FAA Re-Evaluates Current Takeoff/Landing Electronics Ban

Coming soon to a takeoff near you: Electronics? Maybe! If you’ve been on a plane at any point since the dawn of the AA battery, then you know that your iPhones, iPads, iPods, Kindles, Game Boys, etc, all need to be stowed under your seat for take-off. The argument is that the electronics’ signals may interfere with the pilots’ instruments and kill everyone on board, but the Federal Aviation Administration realizes we’re not falling for that one anymore.

The FAA recently announced that a committee is going to re-visit the reasons for the takeoff/landing ban on passenger electronics. Currently, if a plane is below 10,000 feet, passengers need to have their electronic devices shut off and stowed. Thing is, planes are heavily protected against the possibility of interference and cellphones don’t use the same frequencies as aviation channels.

No Furbys on planes. Not now. Not ever.

But there are other reasons for the ban, including maintaining minimal distractions while the safety briefing is going on, and the fact that the average passenger might go loco on a seat-mate who’s gobbling away on his or her cellphone. In fact, if the ban is lifted, talking on cellphones during flights would remain verboten.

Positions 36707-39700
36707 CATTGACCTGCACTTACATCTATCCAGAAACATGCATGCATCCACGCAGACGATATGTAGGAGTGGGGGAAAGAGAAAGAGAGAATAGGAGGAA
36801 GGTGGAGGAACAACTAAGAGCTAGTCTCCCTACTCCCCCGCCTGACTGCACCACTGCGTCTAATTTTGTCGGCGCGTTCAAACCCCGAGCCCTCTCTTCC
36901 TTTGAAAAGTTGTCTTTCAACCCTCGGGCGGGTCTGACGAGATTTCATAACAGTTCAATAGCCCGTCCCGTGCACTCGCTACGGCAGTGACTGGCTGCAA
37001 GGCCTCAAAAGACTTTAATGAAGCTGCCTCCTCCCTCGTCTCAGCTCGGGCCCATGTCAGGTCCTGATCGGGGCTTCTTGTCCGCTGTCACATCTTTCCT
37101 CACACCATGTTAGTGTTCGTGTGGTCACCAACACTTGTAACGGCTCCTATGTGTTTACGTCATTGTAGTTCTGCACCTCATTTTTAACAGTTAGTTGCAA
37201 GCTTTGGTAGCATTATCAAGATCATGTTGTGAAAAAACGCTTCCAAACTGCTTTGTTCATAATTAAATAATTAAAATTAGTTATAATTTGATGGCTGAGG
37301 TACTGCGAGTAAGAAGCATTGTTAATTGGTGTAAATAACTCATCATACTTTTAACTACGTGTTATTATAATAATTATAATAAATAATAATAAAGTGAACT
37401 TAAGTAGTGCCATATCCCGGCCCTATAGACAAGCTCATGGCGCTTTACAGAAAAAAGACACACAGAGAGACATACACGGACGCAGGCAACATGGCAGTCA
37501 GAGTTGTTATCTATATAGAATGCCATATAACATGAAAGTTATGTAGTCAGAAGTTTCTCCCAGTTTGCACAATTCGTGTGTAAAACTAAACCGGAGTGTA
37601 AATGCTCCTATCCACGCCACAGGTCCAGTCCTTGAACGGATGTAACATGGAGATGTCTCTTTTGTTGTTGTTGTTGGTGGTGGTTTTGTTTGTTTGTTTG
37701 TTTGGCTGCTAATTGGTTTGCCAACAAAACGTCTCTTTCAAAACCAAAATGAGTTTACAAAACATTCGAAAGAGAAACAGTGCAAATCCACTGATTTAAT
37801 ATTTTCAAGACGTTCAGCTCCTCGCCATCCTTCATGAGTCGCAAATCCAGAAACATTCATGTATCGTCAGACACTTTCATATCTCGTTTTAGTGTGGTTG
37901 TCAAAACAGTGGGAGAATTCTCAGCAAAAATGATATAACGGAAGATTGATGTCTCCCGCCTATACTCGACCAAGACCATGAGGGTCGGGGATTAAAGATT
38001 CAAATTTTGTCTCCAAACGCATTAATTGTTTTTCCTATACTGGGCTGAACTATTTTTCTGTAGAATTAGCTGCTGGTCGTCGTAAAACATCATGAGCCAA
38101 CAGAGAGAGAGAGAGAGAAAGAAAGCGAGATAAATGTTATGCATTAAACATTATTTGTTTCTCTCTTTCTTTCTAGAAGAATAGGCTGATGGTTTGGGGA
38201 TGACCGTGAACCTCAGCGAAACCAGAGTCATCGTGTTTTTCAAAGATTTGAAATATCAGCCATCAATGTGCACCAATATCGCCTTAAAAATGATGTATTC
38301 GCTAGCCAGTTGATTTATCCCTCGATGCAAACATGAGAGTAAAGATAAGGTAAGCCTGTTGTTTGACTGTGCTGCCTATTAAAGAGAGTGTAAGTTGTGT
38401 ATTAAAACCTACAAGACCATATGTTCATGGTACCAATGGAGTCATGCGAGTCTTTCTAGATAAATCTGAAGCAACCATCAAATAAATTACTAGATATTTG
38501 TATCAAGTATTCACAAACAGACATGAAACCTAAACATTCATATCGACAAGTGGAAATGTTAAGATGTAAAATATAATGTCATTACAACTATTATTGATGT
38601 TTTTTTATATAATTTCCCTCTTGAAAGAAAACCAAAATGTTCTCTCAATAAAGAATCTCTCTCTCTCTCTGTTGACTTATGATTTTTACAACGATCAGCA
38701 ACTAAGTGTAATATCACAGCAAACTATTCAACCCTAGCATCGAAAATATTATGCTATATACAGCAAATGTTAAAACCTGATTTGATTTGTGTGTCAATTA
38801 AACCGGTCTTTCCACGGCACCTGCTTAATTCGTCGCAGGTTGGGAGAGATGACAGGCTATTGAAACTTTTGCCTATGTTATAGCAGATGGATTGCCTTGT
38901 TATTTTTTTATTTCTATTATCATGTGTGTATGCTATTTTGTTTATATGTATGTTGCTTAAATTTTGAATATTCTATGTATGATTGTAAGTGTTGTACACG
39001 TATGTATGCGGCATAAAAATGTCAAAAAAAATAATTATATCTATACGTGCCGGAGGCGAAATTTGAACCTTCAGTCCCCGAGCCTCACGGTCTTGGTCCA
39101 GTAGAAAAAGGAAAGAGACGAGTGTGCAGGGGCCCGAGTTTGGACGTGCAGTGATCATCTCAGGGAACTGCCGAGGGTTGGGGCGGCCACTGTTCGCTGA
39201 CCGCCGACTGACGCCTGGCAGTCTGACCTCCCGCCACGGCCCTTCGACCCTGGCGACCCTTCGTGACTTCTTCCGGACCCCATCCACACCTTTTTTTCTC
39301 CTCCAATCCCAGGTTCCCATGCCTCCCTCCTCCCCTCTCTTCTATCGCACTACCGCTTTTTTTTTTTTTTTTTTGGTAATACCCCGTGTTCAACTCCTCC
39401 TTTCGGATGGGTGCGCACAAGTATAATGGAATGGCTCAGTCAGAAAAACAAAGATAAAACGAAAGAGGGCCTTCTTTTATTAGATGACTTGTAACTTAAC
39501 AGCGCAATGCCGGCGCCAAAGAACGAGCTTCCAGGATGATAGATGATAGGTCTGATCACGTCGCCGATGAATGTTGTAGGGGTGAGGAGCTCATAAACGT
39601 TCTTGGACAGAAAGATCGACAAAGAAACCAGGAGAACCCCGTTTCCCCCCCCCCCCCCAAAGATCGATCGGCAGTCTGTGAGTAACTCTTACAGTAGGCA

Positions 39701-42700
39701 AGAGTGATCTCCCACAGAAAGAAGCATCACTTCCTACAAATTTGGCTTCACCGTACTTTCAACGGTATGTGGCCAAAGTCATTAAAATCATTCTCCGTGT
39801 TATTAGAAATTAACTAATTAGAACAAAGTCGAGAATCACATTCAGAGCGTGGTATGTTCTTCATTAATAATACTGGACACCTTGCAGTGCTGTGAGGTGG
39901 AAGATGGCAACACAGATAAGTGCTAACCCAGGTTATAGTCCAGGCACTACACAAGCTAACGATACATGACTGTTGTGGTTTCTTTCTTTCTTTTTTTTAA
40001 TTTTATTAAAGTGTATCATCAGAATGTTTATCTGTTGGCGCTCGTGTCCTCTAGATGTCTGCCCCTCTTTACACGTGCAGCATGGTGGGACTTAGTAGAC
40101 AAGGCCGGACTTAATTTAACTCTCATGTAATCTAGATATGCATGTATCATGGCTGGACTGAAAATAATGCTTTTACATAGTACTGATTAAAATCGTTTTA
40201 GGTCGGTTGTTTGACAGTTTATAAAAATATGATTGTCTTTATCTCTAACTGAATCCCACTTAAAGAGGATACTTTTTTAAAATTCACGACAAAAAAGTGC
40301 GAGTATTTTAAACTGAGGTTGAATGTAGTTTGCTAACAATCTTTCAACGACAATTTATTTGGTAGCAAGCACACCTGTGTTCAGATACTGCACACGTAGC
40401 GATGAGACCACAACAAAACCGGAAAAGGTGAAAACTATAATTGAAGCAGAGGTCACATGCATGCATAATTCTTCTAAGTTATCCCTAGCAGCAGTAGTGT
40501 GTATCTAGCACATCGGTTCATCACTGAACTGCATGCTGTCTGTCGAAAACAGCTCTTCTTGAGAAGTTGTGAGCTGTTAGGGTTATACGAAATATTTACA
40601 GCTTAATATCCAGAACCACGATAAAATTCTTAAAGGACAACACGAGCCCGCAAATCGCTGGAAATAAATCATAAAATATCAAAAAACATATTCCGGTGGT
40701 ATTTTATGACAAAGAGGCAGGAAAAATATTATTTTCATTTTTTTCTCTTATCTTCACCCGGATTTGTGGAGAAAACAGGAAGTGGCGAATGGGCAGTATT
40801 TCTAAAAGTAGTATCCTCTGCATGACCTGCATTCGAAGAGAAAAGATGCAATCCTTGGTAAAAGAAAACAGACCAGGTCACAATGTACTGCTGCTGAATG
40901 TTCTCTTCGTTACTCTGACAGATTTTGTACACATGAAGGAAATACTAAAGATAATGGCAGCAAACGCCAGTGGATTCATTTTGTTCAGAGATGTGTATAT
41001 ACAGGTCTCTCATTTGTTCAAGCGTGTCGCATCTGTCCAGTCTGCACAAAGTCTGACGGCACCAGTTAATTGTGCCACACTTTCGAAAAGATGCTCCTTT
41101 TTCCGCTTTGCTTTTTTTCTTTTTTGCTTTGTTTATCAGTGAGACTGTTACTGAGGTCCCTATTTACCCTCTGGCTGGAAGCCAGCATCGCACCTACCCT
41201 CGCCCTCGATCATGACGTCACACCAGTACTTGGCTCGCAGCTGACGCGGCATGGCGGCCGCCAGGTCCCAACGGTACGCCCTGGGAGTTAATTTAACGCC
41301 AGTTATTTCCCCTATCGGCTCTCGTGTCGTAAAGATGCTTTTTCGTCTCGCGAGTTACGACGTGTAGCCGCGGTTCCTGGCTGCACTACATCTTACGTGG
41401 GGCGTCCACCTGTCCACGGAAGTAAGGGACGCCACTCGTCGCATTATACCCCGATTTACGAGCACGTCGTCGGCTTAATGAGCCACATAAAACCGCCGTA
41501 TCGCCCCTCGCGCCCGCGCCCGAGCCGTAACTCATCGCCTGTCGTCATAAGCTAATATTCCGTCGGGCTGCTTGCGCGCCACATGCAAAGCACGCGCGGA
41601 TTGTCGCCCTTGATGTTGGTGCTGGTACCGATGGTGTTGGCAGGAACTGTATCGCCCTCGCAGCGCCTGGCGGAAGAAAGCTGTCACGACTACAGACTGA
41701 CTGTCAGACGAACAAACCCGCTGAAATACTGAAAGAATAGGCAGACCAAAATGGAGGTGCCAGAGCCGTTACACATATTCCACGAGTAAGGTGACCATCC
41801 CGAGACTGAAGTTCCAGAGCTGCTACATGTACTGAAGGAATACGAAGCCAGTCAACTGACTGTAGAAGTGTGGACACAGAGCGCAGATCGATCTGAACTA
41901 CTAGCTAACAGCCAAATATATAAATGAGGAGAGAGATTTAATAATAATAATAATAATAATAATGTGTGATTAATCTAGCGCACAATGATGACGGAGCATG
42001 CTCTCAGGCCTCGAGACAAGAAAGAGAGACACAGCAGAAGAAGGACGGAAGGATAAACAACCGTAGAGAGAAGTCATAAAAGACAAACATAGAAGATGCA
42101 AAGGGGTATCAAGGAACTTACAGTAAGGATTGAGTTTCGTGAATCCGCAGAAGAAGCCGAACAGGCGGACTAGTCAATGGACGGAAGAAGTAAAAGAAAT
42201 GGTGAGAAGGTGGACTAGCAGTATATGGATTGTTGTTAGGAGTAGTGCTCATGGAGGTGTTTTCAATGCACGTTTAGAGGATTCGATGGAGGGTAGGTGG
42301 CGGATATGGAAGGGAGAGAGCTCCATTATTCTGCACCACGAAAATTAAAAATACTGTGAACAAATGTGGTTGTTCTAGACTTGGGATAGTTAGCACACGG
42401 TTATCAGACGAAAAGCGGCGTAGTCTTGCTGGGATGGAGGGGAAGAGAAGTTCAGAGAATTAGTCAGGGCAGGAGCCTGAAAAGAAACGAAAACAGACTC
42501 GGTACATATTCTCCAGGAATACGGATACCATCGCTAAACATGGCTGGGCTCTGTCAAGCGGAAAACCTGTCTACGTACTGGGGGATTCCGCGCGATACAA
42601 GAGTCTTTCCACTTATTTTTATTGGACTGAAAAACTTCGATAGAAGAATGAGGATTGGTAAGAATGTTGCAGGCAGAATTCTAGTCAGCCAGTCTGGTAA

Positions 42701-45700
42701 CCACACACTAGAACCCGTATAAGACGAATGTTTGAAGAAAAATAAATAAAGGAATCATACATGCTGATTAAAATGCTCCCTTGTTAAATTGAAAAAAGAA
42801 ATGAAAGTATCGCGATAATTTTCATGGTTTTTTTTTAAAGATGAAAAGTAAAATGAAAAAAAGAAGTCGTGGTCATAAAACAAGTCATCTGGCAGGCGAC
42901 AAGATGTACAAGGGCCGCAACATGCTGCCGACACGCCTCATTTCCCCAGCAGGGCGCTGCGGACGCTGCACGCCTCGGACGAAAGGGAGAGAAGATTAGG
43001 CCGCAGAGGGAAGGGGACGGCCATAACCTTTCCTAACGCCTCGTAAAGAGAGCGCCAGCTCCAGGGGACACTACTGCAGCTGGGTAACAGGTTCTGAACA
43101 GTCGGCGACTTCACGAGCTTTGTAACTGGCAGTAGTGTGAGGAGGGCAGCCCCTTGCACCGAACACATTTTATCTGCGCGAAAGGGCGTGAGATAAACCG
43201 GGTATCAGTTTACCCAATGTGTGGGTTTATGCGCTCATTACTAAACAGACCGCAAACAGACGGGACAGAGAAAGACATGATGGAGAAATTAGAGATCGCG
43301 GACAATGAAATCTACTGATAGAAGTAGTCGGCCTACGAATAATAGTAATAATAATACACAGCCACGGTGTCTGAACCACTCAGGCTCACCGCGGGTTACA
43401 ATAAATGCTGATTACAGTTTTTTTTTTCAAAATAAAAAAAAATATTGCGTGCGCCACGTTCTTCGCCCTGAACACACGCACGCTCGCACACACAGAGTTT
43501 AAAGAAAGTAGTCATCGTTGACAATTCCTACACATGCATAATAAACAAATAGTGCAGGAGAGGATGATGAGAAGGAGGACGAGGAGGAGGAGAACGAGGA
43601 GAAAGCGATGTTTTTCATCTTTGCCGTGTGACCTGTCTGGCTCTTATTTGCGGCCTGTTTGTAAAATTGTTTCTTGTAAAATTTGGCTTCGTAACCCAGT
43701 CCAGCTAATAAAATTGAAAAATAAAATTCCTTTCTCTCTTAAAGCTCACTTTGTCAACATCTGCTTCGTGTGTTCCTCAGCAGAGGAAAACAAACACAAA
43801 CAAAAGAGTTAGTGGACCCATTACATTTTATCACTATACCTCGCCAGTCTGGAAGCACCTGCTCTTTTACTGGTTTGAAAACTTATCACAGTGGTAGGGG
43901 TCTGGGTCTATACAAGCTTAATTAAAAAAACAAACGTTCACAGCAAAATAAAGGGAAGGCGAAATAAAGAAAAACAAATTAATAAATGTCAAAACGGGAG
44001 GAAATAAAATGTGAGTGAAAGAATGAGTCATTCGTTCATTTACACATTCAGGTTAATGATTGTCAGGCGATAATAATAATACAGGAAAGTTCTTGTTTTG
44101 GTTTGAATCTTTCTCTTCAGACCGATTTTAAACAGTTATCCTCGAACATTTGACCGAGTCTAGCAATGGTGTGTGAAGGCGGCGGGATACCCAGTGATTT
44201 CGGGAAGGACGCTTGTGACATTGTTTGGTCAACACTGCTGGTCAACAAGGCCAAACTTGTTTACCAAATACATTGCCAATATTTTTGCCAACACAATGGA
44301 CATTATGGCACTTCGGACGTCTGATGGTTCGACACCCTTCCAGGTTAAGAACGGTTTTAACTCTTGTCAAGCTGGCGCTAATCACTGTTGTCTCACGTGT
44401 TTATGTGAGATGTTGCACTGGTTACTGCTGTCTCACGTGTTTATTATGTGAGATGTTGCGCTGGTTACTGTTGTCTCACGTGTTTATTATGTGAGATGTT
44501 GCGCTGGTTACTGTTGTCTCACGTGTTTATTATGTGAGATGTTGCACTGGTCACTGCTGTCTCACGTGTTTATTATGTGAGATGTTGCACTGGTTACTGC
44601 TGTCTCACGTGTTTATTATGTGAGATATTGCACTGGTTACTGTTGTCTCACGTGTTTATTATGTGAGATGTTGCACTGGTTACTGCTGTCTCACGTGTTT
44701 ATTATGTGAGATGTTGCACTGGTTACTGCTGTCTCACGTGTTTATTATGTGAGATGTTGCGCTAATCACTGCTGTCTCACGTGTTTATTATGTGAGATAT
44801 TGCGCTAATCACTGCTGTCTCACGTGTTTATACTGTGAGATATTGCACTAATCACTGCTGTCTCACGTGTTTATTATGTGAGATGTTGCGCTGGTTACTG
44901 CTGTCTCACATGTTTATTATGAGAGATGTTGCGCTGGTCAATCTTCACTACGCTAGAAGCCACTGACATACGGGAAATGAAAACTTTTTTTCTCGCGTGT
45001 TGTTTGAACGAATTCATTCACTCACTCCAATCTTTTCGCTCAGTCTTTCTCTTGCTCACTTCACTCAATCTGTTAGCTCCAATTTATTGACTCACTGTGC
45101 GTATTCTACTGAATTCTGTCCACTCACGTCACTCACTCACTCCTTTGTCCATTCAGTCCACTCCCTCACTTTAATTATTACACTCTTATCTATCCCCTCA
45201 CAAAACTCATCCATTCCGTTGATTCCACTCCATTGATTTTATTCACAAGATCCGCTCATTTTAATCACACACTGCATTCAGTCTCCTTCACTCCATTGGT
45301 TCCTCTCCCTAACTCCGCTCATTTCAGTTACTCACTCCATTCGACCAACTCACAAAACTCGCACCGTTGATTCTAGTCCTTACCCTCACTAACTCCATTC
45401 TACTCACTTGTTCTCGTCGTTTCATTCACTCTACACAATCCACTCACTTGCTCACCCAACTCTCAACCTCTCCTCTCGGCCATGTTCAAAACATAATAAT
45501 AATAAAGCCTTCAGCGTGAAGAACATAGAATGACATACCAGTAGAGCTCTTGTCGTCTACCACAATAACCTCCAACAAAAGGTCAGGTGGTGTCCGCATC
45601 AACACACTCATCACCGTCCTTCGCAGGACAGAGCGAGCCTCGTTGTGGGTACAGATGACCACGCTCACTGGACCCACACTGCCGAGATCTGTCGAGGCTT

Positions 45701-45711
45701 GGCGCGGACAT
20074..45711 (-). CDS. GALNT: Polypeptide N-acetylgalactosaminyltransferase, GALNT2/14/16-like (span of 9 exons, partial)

Lifting the ban seems like a no-brainer, but the topic is actually quite divisive. Individuals in favor of the ban wonder if we can’t just get along without our electronics for 20 minutes at a time and pick up a book or talk to a seat-mate instead. People who want to see the ban overturned argue that electronic distractions make things a lot easier for nervous flyers and toddlers. And if you’ve ever been stuck on a plane that needs to fly under 10,000 for an extended period of time due to turbulence, that 20 minute blackout can extend into some painful hours.

What do you think?

[via IGN]

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